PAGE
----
Classifying Industry Introduction
There are four ways to classify industry: primary, secondary, tertiary and quaternary.
A business that extracts the earth’s raw natural resources, such as mining quarries, fishing, forestry and farming.
Manufacturing and assembly companies. They take raw materials and manufacture finished products out of them. This includes construction companies, utility companies (because they transform raw materials to produce a usable outlet for the consumer), food and beverage processing products, and clothing and textile manufacturing.
Providing a service which includes EITHER doing something with the manufactured product such as selling, repairing, fitting the goods and delivering OR doing something for a consumer such as gardening, cutting hair, preparing a meal and providing entertainment.
Information-based services offering highly skilled technical knowledge. This includes computer services, education, legal services, financial services and research and development.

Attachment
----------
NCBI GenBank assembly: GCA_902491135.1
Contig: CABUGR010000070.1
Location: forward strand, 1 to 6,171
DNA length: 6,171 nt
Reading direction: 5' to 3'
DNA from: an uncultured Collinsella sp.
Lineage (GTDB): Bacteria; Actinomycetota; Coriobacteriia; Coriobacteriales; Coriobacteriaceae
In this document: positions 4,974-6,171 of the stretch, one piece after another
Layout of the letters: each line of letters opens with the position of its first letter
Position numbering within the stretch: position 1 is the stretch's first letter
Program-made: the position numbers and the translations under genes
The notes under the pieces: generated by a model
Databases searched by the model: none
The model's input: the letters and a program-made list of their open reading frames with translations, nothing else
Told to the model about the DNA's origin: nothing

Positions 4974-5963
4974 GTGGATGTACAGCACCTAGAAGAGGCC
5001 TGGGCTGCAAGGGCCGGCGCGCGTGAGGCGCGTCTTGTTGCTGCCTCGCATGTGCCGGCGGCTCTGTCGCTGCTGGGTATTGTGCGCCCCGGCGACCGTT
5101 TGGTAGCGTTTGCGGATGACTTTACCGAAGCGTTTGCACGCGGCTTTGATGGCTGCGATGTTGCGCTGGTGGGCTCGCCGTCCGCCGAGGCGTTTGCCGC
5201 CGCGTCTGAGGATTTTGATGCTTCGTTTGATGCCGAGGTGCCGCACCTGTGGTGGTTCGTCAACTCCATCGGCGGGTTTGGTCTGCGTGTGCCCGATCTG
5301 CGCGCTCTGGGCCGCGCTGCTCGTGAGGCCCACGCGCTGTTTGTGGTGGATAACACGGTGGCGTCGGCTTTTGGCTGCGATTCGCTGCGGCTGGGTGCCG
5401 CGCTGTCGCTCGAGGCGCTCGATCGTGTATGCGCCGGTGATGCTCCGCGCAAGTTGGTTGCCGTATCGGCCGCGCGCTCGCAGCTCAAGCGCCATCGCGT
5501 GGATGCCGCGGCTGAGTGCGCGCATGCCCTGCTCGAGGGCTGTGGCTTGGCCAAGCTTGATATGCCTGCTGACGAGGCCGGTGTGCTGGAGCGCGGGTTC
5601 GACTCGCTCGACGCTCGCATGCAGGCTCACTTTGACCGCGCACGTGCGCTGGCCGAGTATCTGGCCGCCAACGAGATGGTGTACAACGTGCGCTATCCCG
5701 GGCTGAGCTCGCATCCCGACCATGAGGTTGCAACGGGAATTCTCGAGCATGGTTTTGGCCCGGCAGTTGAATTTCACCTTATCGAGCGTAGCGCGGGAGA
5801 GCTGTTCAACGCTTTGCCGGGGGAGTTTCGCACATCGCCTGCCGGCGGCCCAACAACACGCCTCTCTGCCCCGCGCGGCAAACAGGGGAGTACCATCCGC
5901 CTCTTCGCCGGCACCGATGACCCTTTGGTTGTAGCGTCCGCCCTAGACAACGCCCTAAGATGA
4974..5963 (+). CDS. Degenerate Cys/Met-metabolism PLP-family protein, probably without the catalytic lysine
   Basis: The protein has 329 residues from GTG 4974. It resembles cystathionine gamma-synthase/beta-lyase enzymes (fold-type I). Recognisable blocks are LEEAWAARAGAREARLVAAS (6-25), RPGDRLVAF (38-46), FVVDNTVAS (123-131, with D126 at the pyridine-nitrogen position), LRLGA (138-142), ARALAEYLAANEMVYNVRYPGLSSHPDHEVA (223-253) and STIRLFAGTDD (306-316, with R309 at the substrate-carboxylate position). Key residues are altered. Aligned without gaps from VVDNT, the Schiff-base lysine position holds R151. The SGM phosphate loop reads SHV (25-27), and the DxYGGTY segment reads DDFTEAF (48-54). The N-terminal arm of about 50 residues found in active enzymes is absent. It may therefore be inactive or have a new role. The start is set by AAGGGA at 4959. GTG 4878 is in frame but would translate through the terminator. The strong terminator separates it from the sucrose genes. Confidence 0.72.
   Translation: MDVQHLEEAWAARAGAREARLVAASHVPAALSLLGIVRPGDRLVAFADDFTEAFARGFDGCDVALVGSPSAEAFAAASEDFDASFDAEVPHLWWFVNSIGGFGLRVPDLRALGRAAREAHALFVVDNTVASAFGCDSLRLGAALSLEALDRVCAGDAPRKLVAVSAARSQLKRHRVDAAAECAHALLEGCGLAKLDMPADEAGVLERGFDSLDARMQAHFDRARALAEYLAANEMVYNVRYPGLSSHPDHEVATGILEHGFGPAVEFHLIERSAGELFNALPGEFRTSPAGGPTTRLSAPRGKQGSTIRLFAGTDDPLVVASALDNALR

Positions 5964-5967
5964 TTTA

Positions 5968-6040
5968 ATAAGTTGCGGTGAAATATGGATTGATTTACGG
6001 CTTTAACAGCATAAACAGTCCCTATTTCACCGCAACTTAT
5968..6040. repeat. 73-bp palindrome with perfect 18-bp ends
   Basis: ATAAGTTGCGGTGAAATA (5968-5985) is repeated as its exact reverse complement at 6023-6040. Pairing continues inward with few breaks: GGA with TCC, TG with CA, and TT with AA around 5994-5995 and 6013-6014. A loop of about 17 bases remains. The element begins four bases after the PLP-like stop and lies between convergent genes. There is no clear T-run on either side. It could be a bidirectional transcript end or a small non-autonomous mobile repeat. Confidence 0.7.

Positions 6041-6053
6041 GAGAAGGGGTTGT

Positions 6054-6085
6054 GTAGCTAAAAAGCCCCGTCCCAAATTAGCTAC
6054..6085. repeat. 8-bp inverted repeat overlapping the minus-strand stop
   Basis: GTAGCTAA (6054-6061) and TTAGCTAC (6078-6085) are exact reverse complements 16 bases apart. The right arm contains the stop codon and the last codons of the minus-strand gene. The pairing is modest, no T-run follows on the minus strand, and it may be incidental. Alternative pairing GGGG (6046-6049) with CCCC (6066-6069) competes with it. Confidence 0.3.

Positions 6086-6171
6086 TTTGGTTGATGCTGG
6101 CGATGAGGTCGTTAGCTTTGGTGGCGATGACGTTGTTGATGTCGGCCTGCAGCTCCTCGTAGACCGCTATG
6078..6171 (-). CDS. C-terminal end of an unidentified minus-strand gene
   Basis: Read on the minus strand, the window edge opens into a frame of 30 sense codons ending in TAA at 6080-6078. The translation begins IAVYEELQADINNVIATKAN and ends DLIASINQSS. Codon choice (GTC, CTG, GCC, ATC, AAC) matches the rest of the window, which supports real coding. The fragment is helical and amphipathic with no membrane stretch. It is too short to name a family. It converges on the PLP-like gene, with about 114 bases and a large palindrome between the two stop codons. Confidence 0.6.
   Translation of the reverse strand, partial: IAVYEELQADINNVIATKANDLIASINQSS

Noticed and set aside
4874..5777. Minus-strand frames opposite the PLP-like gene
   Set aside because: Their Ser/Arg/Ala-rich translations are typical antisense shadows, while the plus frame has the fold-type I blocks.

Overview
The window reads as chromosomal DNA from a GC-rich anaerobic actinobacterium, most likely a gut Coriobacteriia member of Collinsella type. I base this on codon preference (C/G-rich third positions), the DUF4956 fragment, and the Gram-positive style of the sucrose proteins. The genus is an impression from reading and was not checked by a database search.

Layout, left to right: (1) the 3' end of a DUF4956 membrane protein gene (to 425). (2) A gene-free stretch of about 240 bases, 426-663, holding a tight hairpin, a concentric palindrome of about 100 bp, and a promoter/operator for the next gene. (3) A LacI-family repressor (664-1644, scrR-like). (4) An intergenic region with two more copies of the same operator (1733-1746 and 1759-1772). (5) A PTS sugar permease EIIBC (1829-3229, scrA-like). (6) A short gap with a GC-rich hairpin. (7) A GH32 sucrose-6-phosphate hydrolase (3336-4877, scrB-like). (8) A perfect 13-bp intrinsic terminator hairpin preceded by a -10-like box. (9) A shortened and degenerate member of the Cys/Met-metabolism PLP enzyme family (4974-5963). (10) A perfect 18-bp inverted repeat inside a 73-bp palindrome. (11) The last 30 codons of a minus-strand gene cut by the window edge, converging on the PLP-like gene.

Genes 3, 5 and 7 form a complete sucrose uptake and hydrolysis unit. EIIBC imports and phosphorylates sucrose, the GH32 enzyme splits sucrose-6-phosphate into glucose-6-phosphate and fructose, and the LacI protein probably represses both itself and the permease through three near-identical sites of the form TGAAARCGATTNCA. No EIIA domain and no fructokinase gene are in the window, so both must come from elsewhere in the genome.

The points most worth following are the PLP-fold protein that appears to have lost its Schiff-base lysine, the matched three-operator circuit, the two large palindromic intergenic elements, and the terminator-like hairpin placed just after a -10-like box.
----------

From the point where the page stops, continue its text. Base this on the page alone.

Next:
The percentage of the population of a country working in these four divisions changes as the country develops. A less developed country would have a much large percentage in the primary sector, whereas a developed country would have a much higher percentage of their workforce in the services sector.
The importance of the different industry sectors changes in countries at different levels of development over time and can be shown in this typical changing employment structure graph below:
For example, in the year 2000, these were the following industry classification:
You can see how a developed country has over 70% of its industry in the service sector whereas, in an undeveloped country, it can be less than 10%.